YDSA at UVA’s Central Committee argues that identifying as an anti-capitalist or socialist isn’t enough — in order to build and wield power for the working class and actually overturn capitalism, socialists need strong organizations that can run campaigns, win real victories, and train more socialist organizers.
Social justice — a vague euphemism for all things good — isn’t ideological. Instead of social justice, we need to be socialists, and fight for socialism. This distinction is important at UVA, because most people you meet at UVA have some criticisms of capitalism. In this way, a number of people can be characterized by the broad label of anti-capitalist. What this means is that they recognize that capitalism is the system which fundamentally structures economic exploitation and social oppression. It reaps profits off of their backs, the backs of their families, and devastates our neighborhoods as well as countries abroad. Ask whether capitalism is bad — whether it causes suffering of others, war, poverty, etc, and I’m certain, much like the consistent polling, a majority would agree. But it isn’t enough to identify as an anti-capitalist, as a socialist, or a communist; what we need to do is organize as socialists for socialism. But, what is the difference between being a socialist, and organizing as a socialist?
Saying you are a socialist (while more common now than in previous decades) still carries a weight to it. You assert that on some level this society should be owned and operated by the working-class, for the working-class. You transport the historical victories of the working-class led world-wide by socialists and communists.
Single-issue campaigns have a strategic and important place in winning change., However, the organizers doing this type of work who view themselves as socialists gain something by helping direct the collective work of a socialist organization. And this is important: no organization, no matter how large, can fight for every pro-working-class demand at once. Socialists must decide where to direct their limited time, energy, and resources.. This is informed by the deep commitment we all share to building a socialist world. An ideological commitment means fighting for the working-class even when the most immediate fight isn’t one that most directly affects you. We become more powerful and bolster the power of the working-class through this sort of collective decision making.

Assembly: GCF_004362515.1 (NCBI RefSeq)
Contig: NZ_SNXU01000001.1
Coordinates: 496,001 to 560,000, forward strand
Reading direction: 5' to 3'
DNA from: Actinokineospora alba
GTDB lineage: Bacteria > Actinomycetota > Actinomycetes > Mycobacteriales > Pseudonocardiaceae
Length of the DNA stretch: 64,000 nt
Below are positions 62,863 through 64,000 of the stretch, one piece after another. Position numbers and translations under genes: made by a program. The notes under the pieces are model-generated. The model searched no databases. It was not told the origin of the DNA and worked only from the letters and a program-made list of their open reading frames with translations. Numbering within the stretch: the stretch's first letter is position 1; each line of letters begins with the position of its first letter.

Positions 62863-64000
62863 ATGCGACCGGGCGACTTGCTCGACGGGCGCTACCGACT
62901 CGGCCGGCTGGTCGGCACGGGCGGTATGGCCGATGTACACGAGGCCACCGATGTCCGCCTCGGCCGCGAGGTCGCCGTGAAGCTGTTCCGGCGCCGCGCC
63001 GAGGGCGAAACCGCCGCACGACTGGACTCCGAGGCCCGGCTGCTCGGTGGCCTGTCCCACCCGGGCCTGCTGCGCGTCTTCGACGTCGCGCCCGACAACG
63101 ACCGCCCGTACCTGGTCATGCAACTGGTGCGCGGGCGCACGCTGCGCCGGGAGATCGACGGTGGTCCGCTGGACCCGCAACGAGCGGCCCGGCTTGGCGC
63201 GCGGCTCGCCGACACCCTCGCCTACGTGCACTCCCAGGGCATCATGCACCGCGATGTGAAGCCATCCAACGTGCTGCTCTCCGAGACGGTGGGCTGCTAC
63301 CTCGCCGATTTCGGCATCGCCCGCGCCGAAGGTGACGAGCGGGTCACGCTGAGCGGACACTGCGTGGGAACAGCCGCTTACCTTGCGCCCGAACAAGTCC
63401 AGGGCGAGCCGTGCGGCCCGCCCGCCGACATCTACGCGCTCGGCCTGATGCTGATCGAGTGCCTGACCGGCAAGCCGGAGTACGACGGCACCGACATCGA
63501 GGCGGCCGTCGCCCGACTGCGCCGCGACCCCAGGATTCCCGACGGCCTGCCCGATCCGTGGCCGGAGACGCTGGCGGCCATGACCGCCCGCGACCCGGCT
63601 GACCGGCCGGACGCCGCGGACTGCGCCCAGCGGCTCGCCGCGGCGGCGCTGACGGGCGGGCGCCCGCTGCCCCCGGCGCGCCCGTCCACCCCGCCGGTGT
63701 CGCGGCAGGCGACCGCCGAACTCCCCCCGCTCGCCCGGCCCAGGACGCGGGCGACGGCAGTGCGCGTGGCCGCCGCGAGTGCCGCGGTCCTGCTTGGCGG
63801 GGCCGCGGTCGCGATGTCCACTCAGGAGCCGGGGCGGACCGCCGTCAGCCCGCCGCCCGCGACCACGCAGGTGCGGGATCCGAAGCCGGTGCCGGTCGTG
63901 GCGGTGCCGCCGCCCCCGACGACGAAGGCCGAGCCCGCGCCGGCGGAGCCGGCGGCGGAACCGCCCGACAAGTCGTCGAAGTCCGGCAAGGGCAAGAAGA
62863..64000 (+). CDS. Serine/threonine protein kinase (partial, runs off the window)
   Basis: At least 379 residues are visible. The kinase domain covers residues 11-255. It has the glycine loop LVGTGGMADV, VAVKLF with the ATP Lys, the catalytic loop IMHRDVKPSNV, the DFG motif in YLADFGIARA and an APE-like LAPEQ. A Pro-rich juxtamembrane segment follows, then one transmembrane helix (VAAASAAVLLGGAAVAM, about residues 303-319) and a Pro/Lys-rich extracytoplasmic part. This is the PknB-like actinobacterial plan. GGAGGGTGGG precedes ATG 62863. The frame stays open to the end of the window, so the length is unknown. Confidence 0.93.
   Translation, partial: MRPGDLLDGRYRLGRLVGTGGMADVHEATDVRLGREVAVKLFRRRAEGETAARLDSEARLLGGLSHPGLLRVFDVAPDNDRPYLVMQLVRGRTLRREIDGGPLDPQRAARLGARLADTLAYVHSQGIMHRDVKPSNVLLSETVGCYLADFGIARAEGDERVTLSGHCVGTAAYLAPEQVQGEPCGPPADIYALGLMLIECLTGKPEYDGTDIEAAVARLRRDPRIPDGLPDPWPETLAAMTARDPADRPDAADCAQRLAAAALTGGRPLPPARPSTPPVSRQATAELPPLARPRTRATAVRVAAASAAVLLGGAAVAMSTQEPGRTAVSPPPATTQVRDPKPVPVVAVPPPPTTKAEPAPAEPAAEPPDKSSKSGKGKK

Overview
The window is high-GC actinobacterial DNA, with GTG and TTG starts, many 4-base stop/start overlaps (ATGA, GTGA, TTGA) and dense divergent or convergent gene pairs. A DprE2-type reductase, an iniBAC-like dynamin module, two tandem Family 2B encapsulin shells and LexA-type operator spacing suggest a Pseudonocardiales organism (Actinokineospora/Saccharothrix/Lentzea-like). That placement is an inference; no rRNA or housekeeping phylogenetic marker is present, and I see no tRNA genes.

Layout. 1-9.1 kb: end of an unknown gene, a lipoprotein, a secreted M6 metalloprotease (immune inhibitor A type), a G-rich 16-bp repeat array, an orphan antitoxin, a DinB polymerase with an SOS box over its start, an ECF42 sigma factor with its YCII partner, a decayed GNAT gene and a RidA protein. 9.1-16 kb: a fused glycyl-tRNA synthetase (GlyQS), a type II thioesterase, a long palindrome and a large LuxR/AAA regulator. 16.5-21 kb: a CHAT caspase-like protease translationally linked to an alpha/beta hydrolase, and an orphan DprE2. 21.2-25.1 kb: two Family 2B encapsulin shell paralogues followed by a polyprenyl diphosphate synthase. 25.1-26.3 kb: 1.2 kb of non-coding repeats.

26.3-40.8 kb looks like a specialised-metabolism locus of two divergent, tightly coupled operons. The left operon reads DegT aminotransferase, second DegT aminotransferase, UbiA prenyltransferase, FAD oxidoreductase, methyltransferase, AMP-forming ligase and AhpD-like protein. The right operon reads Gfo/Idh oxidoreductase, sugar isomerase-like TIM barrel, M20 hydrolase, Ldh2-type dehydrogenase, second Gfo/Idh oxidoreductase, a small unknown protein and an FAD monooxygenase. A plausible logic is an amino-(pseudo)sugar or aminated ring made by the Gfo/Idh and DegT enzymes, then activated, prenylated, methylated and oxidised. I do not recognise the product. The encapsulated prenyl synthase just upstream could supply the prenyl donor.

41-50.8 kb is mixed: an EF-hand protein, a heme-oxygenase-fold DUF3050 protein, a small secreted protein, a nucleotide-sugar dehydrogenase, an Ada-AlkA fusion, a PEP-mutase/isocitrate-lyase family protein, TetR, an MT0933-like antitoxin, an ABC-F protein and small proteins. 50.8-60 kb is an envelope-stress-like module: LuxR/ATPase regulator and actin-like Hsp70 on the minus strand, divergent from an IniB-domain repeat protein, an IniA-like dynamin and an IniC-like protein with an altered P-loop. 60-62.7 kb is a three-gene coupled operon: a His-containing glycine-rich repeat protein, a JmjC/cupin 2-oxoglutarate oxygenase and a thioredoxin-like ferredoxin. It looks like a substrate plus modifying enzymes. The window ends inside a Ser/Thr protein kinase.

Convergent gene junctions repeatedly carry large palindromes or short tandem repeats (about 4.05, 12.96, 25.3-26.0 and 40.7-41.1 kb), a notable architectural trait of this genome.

At the most basic level, a socialist organization fights for socialism. No liberal group, no matter how true their aims are, is organizing for socialism. A socialist organization like Young Democratic Socialists of America makes collective democratic decisions and actions. Many people know that collective action is more powerful than individual action, but the way collective action is done is through organization. Political debate and discussion are means of determining the most pressing actions for socialists to be taking. We struggle with figuring out how to make a revolution and then act — not just imagine a better world. There is no other type of organization fit for such a task.
Consider the lone socialist; they are committed to their ideals, and truly believe that what we need is a full-scale overhaul of the capitalist system. Suppose they engage in an organizing project in their immediate workplace and successfully unionize a previously unorganized shop. In no small way have they won a victory for themselves and their co-workers. However, the victory stops there. At a personal level they wish their union could be a vehicle for larger class struggle projects, like a hypothetical prospective tenants union organizing a few neighborhoods away. A socialist organization has the ability to both aid in organizing unorganized shops, as well as organizing tenants, merging the neighborhood interests with the workplace. If organizing tenants were a priority of the socialist organization, a workplace leader who is part of that organization would know this, and could pressure their union to devote resources to affordable housing struggles like a tenants union. Suddenly a lone effort to democratize one’s workplace has turned into leveraging the resources and power of a union into providing physical, and monetary aid to new organizing projects, increasing the power of the working-class in the respective area. A lone socialist has turned into a socialist organizer, now fighting for the whole working class.